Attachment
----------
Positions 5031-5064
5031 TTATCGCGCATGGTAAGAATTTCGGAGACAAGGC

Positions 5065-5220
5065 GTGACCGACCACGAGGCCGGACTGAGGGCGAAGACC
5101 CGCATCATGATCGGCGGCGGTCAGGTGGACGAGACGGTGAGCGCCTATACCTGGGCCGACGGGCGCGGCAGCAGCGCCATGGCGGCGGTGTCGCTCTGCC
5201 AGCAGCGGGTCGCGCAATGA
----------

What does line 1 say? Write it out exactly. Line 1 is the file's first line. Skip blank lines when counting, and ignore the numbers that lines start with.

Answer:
Positions 5031-5064